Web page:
I knew that she had taken a six-month break from the Catholic Worker Movement during the Second World War. But I was surprised to learn that she seriously contemplated leaving the movement altogether. "What I want to do is get a job, in some hospital as ward-maid, get a room, preferably next door to a church; and there in the solitude of the city, living and working with the poor; to learn to pray, to work, to suffer, to be silent."
The famous turning point in The Long Loneliness was her decision to leave Forster Batterham. I knew she remained in close contact with him throughout her life; he was present at a memorial service at St Patrick's Cathedral, New York, after her death. But I did not know the story of how, in 1959, he begged her to help him care for his longtime companion, Nanette, who was dying of cancer. Without hesitation, Dorothy responded to this appeal, moving in with the couple for several months, keeping them company, nursing Nanette and actually baptising her on the day before she died.
Many of the episodes are well known to readers of Dorothy's writings: her repeated stints in jail as a result of protests against compulsory civil defence drills in the 1950s; her pilgrimage to revolutionary Cuba on the eve of the missile crisis; her fast for peace in Rome during the Second Vatican Council; her arrest at the age of 75 with striking farm workers in California. Even in her last years she undertook new adventures, travelling around the globe, including a visit to Mother Teresa in Calcutta; standing up to threats from the US Government over her refusal to pay federal taxes; even opening a new house for homeless women in lower Manhattan.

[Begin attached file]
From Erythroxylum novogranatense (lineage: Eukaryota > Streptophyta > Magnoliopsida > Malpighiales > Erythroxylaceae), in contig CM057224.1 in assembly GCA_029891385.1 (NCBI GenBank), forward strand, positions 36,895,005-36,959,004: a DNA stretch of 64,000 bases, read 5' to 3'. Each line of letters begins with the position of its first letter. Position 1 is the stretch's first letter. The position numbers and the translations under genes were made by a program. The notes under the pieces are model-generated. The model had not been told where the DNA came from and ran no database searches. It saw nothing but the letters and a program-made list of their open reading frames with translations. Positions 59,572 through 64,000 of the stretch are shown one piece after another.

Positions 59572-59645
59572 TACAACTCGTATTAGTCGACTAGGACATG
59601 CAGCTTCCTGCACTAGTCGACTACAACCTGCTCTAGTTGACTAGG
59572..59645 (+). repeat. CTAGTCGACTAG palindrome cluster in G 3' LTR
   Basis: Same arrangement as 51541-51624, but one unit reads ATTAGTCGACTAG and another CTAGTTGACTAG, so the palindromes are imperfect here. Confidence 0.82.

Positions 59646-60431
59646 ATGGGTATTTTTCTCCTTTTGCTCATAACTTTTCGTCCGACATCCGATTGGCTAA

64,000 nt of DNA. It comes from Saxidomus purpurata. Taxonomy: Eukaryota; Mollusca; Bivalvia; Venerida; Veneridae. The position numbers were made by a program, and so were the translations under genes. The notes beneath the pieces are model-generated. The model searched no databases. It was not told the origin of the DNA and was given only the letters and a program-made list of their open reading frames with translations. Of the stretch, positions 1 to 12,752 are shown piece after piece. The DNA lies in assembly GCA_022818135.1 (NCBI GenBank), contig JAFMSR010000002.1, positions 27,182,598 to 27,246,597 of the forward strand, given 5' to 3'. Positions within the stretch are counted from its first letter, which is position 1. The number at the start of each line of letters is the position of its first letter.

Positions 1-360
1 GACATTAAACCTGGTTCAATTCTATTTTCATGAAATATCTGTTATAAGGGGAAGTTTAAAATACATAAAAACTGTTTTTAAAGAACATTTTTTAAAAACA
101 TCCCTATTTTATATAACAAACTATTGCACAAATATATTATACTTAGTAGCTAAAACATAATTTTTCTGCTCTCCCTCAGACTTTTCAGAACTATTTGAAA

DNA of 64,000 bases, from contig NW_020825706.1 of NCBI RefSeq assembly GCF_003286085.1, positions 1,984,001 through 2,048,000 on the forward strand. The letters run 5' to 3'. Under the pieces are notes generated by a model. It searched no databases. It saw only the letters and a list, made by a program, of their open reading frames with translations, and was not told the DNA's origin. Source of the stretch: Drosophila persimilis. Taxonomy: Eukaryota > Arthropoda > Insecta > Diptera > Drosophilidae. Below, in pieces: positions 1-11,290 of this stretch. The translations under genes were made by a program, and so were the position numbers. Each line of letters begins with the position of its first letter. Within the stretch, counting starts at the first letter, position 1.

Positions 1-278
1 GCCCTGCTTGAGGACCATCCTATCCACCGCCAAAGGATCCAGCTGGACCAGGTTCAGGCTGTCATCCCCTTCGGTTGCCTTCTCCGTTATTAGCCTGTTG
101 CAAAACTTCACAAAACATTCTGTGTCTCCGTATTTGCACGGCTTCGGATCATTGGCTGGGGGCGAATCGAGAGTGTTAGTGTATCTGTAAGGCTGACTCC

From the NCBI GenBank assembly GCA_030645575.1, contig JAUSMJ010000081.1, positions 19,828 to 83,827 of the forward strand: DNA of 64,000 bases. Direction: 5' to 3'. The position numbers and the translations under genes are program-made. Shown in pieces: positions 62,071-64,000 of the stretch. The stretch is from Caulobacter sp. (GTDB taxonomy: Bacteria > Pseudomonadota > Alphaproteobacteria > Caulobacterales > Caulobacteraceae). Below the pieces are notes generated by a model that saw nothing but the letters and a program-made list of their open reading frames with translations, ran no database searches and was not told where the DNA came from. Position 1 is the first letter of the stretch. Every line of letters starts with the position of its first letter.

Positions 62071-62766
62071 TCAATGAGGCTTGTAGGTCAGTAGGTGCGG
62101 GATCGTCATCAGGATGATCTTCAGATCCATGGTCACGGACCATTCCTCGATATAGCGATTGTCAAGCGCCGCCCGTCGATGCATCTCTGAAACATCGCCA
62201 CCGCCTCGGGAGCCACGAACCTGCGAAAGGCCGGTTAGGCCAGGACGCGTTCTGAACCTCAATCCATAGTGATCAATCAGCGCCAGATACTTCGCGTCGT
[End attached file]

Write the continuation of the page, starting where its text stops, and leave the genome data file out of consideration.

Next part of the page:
But her diaries also document her gradual slowing down owing to age. A heart attack in 1976 stilled her restless travels. In her final months she rarely left her room at Maryhouse in Manhattan. And yet she remained until the end a keen observer, noting the morning glories on her fire escape, and the sight of sunlight on the street outside her window. She rummaged in the "rag bag of memory" for scraps of prayers and lines of Scripture. She had always been a "compulsive" writer, "ever since I was eight years old when I wrote a serial story on a little pad of pink paper for my younger sister's entertainment". And writing was virtually the last thing to go. She wrote until a few days before her death on 29 November 1980 at the age of 83.
Dorothy Day called her newspaper column "On Pilgrimage". There was a literal basis to this, as she often described her far-reaching comings and goings. But it also represented a spiritual attitude, reflected in the words of St Catherine of Siena, which she liked to quote: "All the way to Heaven is Heaven, because He said, ‘I am the Way'."